66 suspected of arranging illegal adoptions, surrogacies and human egg trafficking in Greece
On 23 September 2019, Greek law enforcement authorities, supported by Europol, dismantled an organised crime group involved in the trafficking of human beings (selling ova), illegal adoption and money laundering.
€25 000 to €28 000 per illegal adoption
Active since 2016, the criminal network recruited vulnerable pregnant women from Bulgaria. The group transported them to Thessaloniki, Greece where they were placed under medical observation and sent to private hospitals to deliver their children. The newborns were then illegally adopted for between €25 000 and €28 000 each. The fees included paying the biological mother, all legal expenses, hospitalisation, delivery itself and the members of the criminal group. Some of the mothers brought to Greece were also used as surrogates.
The same criminal group was also involved in ovum trafficking. The criminals recruited donors in Greece, mainly from Bulgaria, Georgia and Russia. The women were then transferred to Thessaloniki to undergo a series of fertility treatments to increase the number of ova.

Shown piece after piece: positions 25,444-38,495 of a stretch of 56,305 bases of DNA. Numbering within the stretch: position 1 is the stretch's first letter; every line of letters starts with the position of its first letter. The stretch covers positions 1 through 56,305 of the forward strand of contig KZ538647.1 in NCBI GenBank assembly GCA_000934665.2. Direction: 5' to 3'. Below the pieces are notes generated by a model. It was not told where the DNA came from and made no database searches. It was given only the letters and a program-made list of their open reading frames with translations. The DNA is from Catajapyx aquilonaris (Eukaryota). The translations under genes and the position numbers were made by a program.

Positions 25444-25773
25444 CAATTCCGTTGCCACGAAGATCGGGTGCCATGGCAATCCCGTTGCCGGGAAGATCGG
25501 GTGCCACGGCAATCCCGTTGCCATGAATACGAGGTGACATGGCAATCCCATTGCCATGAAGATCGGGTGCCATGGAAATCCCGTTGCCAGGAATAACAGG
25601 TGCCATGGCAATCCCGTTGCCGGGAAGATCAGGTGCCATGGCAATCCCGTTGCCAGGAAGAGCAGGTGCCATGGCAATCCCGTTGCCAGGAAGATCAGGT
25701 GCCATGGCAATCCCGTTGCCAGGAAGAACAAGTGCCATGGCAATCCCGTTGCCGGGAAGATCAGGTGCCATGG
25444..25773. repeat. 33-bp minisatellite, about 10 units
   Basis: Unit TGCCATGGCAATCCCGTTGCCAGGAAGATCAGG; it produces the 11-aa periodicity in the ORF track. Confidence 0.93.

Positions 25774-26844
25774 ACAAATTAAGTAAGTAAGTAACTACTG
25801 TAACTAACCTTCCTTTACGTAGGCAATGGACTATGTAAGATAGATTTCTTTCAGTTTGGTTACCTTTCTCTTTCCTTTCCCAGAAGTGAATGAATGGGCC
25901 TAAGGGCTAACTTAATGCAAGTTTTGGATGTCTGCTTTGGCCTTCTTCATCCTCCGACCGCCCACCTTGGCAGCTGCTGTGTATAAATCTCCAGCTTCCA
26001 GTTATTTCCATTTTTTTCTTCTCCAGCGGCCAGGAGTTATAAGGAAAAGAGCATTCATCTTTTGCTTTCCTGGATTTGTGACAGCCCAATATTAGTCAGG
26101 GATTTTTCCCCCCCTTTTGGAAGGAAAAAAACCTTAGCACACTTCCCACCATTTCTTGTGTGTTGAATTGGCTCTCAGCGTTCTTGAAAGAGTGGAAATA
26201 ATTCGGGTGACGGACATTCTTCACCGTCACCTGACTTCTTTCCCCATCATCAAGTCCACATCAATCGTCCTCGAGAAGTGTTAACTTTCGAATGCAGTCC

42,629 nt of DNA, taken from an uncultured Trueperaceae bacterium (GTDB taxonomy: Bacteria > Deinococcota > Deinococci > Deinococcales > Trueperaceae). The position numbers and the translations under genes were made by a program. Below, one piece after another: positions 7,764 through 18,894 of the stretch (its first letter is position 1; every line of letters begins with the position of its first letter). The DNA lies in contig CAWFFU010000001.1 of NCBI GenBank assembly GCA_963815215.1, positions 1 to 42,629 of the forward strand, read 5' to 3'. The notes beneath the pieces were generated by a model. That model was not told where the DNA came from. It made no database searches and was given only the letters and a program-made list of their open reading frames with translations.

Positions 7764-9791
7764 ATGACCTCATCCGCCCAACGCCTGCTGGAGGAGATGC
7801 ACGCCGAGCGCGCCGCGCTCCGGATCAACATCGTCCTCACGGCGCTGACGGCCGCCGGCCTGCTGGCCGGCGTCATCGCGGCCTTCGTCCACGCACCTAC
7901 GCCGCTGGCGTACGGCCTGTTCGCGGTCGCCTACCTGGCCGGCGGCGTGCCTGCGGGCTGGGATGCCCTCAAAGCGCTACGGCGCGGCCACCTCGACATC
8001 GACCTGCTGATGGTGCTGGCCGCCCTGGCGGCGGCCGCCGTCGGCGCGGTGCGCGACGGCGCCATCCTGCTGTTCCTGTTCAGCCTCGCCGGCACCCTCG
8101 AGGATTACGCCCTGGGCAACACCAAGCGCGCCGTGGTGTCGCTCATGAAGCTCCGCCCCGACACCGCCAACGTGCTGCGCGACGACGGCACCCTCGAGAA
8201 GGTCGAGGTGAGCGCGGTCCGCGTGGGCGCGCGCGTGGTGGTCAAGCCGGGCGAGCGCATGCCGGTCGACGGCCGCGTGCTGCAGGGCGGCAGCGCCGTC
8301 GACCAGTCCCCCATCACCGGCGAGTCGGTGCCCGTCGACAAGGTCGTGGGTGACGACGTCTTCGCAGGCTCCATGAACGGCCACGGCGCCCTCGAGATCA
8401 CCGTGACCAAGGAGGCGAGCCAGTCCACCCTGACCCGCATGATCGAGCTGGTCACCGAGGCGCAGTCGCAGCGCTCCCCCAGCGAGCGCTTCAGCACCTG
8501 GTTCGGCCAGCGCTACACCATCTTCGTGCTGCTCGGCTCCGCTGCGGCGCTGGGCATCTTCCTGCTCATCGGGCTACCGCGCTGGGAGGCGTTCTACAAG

At least half a million euros in profit
During the action day, officers from the Hellenic Police conducted 12 house searches and arrested 12 individuals suspected of belonging to a criminal group. The investigation led to the identification of 10 more members of the criminal organisation. In total, the case involved 66 individuals, including a lawyer, an obstetrician-gynaecologist and employees of private clinics. Officers seized €13 000 in cash, three cars, mobile phones and electronic devices, various documents related to adoption and surrogate procedures, birth certificates and bank statements.
It is estimated that the criminal activity generated at least €500 000. The money was laundered through financial institutions, luxury goods and properties. Europol conducted operational and financial analysis, which confirmed the involvement of individuals and corroborated other evidence collected in the investigation.
Europol supported the investigation since the early stages by facilitating secure information exchange, providing operational and analytical support, and intelligence and financing one operational meeting. One Europol expert was also deployed in Greece on the action day to perform live cross-checks of operational data against Europol’s databases.